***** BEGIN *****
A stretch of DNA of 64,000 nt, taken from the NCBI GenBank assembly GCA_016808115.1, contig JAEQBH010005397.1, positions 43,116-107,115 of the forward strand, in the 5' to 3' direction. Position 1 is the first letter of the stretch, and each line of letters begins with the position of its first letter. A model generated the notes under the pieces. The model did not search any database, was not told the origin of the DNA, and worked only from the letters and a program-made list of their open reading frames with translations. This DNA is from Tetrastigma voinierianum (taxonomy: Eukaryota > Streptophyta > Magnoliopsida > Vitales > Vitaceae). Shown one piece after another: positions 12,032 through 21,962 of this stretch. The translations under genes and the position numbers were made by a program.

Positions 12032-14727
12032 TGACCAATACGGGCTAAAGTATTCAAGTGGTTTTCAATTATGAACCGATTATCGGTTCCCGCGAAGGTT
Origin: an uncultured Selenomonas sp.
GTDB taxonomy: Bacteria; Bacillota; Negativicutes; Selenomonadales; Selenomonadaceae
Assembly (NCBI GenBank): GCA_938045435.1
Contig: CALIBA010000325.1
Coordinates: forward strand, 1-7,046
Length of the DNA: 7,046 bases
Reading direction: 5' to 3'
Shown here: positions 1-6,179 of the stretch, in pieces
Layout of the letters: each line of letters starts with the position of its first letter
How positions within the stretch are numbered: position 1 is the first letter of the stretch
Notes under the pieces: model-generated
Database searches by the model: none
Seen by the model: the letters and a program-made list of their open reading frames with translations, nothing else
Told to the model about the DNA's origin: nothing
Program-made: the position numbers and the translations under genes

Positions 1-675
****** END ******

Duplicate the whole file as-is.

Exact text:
A stretch of DNA of 64,000 nt, taken from the NCBI GenBank assembly GCA_016808115.1, contig JAEQBH010005397.1, positions 43,116-107,115 of the forward strand, in the 5' to 3' direction. Position 1 is the first letter of the stretch, and each line of letters begins with the position of its first letter. A model generated the notes under the pieces. The model did not search any database, was not told the origin of the DNA, and worked only from the letters and a program-made list of their open reading frames with translations. This DNA is from Tetrastigma voinierianum (taxonomy: Eukaryota > Streptophyta > Magnoliopsida > Vitales > Vitaceae). Shown one piece after another: positions 12,032 through 21,962 of this stretch. The translations under genes and the position numbers were made by a program.

Positions 12032-14727
12032 TGACCAATACGGGCTAAAGTATTCAAGTGGTTTTCAATTATGAACCGATTATCGGTTCCCGCGAAGGTT
Origin: an uncultured Selenomonas sp.
GTDB taxonomy: Bacteria; Bacillota; Negativicutes; Selenomonadales; Selenomonadaceae
Assembly (NCBI GenBank): GCA_938045435.1
Contig: CALIBA010000325.1
Coordinates: forward strand, 1-7,046
Length of the DNA: 7,046 bases
Reading direction: 5' to 3'
Shown here: positions 1-6,179 of the stretch, in pieces
Layout of the letters: each line of letters starts with the position of its first letter
How positions within the stretch are numbered: position 1 is the first letter of the stretch
Notes under the pieces: model-generated
Database searches by the model: none
Seen by the model: the letters and a program-made list of their open reading frames with translations, nothing else
Told to the model about the DNA's origin: nothing
Program-made: the position numbers and the translations under genes

Positions 1-675